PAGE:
Patients aged 6 months and older with partial thickness wounds with junctional epidermolysis bullosa and dystrophic epidermolysis bullosa can now be treated with birch triterpenes (Filsuvez) topical gel following its approval from the FDA.1
The approval makes birch triterpenes the first approved treatment for wounds associated with junctional epidermolysis bullosa, a moderate-to-severe and rare form of epidermolysis bullosa that causes blisters that can begin in infancy.
Birch triterpenes can be integrated with existing treatment routines at home, and topically applied to wounds at each dressing change. The inherited skin disease can result in intense pain and limited mobility.
The topical gel contains “a dry extract from  species of birch bark consisting of naturally occurring substances known as triterpenes, including betulin, betulinic acid, erythrodiol, lupeol and oleanolic acid,” according to a news release from Chiesi Global Rare Diseases.
The topical should be applied to the wound surface at a thickness of approximately 1 mm and be covered by a dressing or can be directly applied to the wound dressing.
Chronic and severe blistering, ulceration, scarring of the skin, scarring of the hands and feet, joint contractures, a high risk of developing squamous cell carcinomas, and a high risk of premature death can result from epidermolysis bullosa.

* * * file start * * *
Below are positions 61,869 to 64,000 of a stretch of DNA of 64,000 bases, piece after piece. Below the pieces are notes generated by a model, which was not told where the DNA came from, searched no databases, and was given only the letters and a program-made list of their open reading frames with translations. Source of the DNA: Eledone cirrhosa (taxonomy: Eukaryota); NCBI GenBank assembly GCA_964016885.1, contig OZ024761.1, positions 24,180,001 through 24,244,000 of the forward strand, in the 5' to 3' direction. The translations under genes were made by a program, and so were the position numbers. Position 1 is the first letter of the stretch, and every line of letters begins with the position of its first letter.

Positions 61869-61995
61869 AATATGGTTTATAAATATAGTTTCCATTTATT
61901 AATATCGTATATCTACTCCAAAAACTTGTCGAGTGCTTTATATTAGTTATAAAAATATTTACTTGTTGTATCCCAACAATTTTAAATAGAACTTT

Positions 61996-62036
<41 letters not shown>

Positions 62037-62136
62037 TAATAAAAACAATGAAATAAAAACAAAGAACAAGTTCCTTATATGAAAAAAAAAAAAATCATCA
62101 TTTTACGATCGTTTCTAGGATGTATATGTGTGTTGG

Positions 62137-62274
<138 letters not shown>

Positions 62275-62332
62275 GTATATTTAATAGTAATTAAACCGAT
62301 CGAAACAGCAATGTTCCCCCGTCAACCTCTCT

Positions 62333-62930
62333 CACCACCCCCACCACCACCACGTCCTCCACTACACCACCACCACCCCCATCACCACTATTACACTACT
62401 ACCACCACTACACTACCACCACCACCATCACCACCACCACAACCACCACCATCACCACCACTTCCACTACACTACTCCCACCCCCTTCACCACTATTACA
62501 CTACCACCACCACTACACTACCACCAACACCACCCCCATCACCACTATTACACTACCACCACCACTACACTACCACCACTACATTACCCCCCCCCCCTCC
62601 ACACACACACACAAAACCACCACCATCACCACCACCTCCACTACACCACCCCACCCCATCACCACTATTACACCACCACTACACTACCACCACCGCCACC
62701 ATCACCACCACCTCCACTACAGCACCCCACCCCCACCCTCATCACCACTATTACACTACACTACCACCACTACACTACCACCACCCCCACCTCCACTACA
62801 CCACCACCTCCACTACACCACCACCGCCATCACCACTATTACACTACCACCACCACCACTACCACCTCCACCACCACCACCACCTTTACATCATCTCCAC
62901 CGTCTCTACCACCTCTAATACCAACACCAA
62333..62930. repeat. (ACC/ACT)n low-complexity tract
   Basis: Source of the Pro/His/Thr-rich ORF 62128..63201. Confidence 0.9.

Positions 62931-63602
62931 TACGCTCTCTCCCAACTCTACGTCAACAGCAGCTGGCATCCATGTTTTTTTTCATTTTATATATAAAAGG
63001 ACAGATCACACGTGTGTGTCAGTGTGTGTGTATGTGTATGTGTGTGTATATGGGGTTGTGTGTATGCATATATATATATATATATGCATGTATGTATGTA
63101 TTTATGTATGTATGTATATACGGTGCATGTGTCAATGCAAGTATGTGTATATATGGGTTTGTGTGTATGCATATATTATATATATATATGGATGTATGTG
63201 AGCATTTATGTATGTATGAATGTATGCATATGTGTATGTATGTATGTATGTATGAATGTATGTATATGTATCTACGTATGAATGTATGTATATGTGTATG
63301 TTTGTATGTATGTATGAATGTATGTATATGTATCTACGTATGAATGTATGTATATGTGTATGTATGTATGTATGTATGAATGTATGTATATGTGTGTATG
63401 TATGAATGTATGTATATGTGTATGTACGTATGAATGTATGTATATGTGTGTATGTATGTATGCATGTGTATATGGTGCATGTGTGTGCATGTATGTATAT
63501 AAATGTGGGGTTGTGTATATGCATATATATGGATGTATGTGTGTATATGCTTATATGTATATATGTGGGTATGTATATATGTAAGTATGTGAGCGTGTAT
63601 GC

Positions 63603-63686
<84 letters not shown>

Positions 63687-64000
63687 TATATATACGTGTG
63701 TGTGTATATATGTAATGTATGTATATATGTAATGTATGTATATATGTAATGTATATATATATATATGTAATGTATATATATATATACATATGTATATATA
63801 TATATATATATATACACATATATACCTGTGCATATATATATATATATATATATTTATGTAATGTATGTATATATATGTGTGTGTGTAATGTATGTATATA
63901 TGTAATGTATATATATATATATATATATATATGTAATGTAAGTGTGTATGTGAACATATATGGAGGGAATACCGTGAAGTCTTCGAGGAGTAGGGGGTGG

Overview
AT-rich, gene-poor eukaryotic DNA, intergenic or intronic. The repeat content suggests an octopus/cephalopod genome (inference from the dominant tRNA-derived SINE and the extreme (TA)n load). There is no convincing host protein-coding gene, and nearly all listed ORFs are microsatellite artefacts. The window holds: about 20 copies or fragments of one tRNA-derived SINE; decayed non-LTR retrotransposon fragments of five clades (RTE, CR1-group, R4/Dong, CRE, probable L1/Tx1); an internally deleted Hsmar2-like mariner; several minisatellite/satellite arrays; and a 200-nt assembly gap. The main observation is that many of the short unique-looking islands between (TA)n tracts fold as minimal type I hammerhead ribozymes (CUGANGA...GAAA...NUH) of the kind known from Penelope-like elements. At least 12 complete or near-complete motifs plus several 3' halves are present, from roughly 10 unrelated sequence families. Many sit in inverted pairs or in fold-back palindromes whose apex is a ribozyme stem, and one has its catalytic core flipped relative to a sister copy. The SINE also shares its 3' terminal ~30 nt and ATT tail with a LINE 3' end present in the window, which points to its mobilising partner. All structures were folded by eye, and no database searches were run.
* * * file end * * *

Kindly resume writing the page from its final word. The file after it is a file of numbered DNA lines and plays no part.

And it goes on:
The approval of birch triterpenes topical gel is based on the phase 3 multisite, randomized, double-blind, randomized EASE trial (NCT03068780) that was performed across 58 sites in 28 countries.
The trial included 223 patients, of which 156 were pediatric. A 3-month double-blind, randomized controlled phase was followed by a 2-year open-label, single-arm phase. Patients with epidermolysis bullosa with target wounds between 10 and 50 cm2 in size that were present for more than 21 days and less than 9 months were included in the double-blind phase and randomization.
The primary outcome of the study was efficacy of birch triterpenes topical gel compared to control gel. With 41.3% of patients achieving first complete target wound closure within 45 days of the phase 3 trial.
Of the patients that completed the double-blind phase, 100% entered the open-label safety follow-up. According to results, the primary outcome was achieved with statistical significance (P =.013).
Skin reactions and local hypersensitivity, including urticaria and dermatitis, have been reported in patients treated with birch triterpenes. Pruritis and pain at the wound application site were the most commonly reported adverse reactions in clinical trials (7.3%).